Lately, many new players have been entering the surgical robotics space, which traditionally has been dominated by Intuitive Surgical. The attractiveness of this market is growing owing to increasing demand for minimally invasive surgeries in developed and emerging economies. As more clinical evidence becomes available showing the efficacy of robotic surgeries, there will be greater adoption of such procedures around the globe. Therefore, with this trend, over the past couple of years, new players have started entering the robotic surgery space.

For example, TransEnterix has recently commercialized its TELELAP ALF-X system in Europe. It is priced much lower than Intuitive Surgical’s system because it uses reusable instruments and accessories that lower per-procedure costs. At present, TransEnterix is the only competitor aside from Intuitive Surgical that has launched surgical robotic systems in Europe. Another company, Auris Surgical Robotic, a startup based in California, has received FDA approval in June this year for its robotic bronchoscope. It is also worth noting that earlier this year, the company also announced its merger with Hansen Medical. It is believed that after the commercialization of this product in the US, the number of bronchoscope procedures being carried out by the da Vinci will decline.

Many other players are planning to enter the market. For example, TITAN medical is set to launch its SPORT surgical system in 2017 in the US and Europe. Due to the huge investment involved in designing and developing surgical robots, partnerships in this space have also been commonly seen. For example, in December 2015, Johnson & Johnson and Verily Life Sciences partnered together to form Verb Surgical, an articulated surgical robotic device company. Verb Surgical is currently developing surgical robotic platforms in collaboration with leading surgeons across the world. Even Medtronic, through its partner Mazor Robotics, has announced that it will be entering the surgical robot market soon with the launch of a surgical robotic device by 2018 in the US and Europe. As per the latest news, Zimmer Biomet, an orthopedic giant, has now forayed into the surgical robotics space with acquisition of France-based Medtech, which sells surgical robots. Medtech has two robotic devices for spinal and brain surgery, both of which received FDA and CE approvals in 2014 and 2009 respectively. Cambridge Medical Robotics has also recently received series A funding of around $20.3 million for the development and commercialisation of surgical robots in the future. The company has already conducted successful clinical trials in June 2016.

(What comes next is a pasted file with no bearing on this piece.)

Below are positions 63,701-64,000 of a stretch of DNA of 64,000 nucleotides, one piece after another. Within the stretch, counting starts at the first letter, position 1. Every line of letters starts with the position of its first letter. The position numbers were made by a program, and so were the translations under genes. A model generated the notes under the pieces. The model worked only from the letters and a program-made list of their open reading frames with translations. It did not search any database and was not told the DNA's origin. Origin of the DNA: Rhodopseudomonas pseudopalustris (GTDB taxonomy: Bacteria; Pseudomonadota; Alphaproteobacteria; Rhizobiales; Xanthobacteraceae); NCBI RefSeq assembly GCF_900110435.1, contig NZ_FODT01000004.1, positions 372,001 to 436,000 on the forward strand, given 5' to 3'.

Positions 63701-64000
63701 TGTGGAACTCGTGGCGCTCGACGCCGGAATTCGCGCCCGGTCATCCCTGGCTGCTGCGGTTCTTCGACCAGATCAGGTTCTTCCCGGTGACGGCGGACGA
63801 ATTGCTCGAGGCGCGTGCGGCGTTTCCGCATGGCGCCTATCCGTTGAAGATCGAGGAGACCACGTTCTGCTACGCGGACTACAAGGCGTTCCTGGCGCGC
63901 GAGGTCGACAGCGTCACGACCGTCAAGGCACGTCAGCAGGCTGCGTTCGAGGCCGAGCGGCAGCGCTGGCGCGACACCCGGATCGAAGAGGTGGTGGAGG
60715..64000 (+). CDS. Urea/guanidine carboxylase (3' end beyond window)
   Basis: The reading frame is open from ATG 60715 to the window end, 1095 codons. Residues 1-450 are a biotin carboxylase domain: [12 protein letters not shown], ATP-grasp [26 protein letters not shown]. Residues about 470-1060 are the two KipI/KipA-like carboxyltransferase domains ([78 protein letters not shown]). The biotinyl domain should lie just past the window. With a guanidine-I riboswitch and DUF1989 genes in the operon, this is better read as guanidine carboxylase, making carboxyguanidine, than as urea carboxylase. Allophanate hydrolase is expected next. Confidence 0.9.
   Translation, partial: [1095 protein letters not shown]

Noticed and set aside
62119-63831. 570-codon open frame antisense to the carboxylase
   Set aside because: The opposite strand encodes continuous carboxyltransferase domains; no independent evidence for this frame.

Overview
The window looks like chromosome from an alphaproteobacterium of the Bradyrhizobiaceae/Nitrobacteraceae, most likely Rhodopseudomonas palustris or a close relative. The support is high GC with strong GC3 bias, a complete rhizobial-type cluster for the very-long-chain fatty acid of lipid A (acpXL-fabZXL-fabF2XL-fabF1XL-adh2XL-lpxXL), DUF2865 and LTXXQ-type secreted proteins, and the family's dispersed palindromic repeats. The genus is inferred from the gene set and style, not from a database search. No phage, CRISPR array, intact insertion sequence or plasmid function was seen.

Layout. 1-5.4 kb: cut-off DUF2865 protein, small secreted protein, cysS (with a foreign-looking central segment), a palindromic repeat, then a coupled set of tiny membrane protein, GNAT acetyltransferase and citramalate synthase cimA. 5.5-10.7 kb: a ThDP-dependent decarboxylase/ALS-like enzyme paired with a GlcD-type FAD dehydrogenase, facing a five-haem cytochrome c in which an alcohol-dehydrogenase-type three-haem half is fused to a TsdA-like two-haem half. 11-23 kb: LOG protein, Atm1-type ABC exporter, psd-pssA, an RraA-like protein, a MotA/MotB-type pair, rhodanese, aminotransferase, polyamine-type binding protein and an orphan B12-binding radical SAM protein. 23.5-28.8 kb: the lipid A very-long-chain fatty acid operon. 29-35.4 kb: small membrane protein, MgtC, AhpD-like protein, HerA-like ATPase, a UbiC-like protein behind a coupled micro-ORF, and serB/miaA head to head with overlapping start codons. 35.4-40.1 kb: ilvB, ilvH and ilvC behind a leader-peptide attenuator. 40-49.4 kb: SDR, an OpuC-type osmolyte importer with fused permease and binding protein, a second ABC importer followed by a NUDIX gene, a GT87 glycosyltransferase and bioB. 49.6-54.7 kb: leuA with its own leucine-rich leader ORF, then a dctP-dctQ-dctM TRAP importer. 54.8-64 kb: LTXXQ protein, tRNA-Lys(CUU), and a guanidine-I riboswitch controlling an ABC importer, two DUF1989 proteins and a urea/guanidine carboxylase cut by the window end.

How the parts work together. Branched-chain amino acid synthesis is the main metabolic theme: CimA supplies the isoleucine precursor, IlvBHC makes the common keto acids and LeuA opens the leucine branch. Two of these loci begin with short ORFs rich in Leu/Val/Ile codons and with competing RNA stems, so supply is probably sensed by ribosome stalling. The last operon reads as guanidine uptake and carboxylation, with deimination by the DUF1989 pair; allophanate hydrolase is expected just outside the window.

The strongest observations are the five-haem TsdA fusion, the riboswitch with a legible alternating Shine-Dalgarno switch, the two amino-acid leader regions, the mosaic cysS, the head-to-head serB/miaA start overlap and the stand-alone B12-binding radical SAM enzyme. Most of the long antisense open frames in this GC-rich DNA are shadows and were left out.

With the increasing number of players competing in the surgical robotics space, it will be interesting to note the changing competitive strategy of Intuitive Surgical. It is important for new players to realise that their new products will not be able to make a large difference in a short span of time because Intuitive is in a strong position from a brand and monetary perspective. If we look at the current performance of Intuitive Surgical, its earnings have been outstanding due to the 70% contribution of recurring revenues; this is indicative of a healthy corporate financial situation. As the company witnesses increasing sales and recurring revenues, it will also invest more in R&D, thus being able to flood the market with wide variety of options for surgeons to choose from. Such economies of scope and scale will be difficult for newcomers to imitate. Having said that, it is now becoming clear to medtech players that in order to compete in such high barrier market, forming strategic partnerships is key to success and thus it is expected that we will see more news along this line in the future!

Follow Isha Suman on Twitter at @suman_ishaDRG for additional medtech market insights.

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